profiling/debugging tools don't support CUDA dynamic parallelism on Volta and Turing?

Shiny new RTX 2080 card, shiny new CUDA 10 installed

this is nvprof

==5776== Warning: CDP tracing and profiling are not supported on devices with compute capability 7.0 and later.

this is cuda-memcheck (synccheck)

========= Internal Memcheck Error: CUDA Dynamic Parallelism is not supported

Really now? I upgrade all my hardware only to get a downgrade in the supported feature set of the toolkit.


Are you sure this points to a regression in the feature set of the software? To me it looks more like an indication that relevant hardware mechanisms may have been discontinued, which could also explain why the cublas_device library no longer exists.

If my interpretation holds, one wonders whether these features are gone for good because NVIDIA reclaimed the silicon real estate for other functionality that drives business today, or whether some of them may re-appear (or be retained) in future product offerings. Not that NVIDIA would comment on such plans publicly, they never do as a matter of policy.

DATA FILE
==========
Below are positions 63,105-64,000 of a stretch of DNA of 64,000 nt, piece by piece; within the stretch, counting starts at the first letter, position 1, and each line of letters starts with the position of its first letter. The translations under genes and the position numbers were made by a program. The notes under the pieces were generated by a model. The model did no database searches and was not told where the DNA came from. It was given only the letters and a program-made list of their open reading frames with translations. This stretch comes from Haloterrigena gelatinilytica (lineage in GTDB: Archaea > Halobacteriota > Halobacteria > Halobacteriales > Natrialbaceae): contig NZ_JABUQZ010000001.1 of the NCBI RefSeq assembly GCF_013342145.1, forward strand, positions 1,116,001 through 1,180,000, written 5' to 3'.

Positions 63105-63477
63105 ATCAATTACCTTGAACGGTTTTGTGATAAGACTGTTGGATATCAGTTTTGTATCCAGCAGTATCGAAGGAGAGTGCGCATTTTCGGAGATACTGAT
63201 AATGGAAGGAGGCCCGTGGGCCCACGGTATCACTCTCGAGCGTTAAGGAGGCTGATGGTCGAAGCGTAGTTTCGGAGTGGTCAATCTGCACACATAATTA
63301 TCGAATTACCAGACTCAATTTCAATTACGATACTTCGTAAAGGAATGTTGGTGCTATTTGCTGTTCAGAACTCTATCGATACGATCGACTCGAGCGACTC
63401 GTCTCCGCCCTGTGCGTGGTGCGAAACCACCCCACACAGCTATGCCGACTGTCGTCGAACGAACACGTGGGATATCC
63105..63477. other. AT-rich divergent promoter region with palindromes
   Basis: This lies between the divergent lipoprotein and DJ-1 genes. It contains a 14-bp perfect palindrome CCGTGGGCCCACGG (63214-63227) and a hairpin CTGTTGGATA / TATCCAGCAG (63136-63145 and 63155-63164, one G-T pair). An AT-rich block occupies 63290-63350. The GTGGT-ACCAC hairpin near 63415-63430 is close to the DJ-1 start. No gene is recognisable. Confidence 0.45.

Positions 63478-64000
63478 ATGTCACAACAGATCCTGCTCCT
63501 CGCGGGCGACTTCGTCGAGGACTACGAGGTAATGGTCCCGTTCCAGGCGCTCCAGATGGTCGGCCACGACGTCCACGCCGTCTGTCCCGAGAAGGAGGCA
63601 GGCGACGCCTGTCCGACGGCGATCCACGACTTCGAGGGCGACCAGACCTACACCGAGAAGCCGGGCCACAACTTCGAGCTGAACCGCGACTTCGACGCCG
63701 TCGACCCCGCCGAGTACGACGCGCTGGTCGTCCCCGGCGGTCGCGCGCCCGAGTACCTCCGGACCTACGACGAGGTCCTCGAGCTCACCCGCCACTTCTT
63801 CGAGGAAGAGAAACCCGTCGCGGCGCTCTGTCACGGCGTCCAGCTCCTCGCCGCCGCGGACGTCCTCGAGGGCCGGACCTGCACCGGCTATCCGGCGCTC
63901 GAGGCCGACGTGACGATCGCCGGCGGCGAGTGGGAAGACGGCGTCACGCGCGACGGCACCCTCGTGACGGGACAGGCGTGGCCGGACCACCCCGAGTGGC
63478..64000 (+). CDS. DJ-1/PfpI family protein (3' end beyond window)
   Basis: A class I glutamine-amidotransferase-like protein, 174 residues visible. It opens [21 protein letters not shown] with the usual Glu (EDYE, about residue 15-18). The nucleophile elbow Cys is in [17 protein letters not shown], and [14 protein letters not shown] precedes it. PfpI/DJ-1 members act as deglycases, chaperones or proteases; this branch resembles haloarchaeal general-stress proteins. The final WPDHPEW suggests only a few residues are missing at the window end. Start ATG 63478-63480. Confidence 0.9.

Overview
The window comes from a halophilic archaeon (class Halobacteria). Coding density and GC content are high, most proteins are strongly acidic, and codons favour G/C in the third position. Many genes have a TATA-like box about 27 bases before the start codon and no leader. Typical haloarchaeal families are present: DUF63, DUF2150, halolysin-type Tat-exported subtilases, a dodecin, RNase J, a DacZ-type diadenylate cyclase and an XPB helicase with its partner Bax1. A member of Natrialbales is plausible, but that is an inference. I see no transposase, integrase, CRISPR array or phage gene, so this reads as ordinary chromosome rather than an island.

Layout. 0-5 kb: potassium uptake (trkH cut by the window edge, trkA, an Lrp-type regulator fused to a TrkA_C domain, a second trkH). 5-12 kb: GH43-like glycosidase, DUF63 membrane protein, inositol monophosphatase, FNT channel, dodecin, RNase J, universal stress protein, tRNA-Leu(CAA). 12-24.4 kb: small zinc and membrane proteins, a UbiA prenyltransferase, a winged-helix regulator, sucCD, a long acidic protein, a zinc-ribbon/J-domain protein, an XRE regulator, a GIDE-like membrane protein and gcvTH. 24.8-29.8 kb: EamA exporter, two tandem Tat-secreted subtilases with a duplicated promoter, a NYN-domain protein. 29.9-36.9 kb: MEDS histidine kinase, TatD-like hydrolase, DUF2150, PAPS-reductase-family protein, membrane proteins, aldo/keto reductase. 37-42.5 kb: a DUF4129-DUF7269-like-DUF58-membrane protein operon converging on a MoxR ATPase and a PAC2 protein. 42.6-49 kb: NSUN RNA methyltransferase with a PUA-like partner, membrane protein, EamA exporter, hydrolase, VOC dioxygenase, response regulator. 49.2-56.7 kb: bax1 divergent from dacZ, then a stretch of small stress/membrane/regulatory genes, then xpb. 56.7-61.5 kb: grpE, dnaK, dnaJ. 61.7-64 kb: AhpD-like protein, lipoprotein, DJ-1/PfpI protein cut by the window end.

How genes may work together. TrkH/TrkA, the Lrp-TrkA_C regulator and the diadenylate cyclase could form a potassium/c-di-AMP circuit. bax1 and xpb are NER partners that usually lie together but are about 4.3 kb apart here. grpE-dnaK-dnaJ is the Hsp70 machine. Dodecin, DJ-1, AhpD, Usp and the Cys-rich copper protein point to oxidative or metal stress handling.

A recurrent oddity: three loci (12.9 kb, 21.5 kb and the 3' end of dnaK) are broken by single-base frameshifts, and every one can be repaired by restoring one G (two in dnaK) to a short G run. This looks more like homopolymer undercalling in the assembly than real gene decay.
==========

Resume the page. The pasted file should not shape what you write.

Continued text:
The CUDA language and driver continue to support CUDA Dynamic Parrelism. The message is informing you that some of the developer tools do not support CUDA Dynamic Parallelism.

I don’t think anybody assumed otherwise. But tools like profilers and debuggers rely on hardware hooks, and those presumably went way. An alternative explanation would be that these features were dropped from the tools as they can no longer be maintained due to personnel resource constraints; quite unlikely giving the overall shape NVIDIA is in :-)

I don‘t feel inclined to use the dynamic parallelism feature if there is no good way to profile and debug such kernels.

Just like I would not drive a car with no seatbelts in it - even if it‘s a perfectly fine and tempting sports car.

Pure speculation: Maybe the maintainers of cublas_device felt the same way …

I am likewise just guessing that hardware changes are to blame for the reduced functionality. But I claim that this is a reasonably intelligent guess: as a software engineer whose entire career was spent working for hardware companies I recall all too well the instances where software folks got the blame for what were ultimately hardware issues / limitations.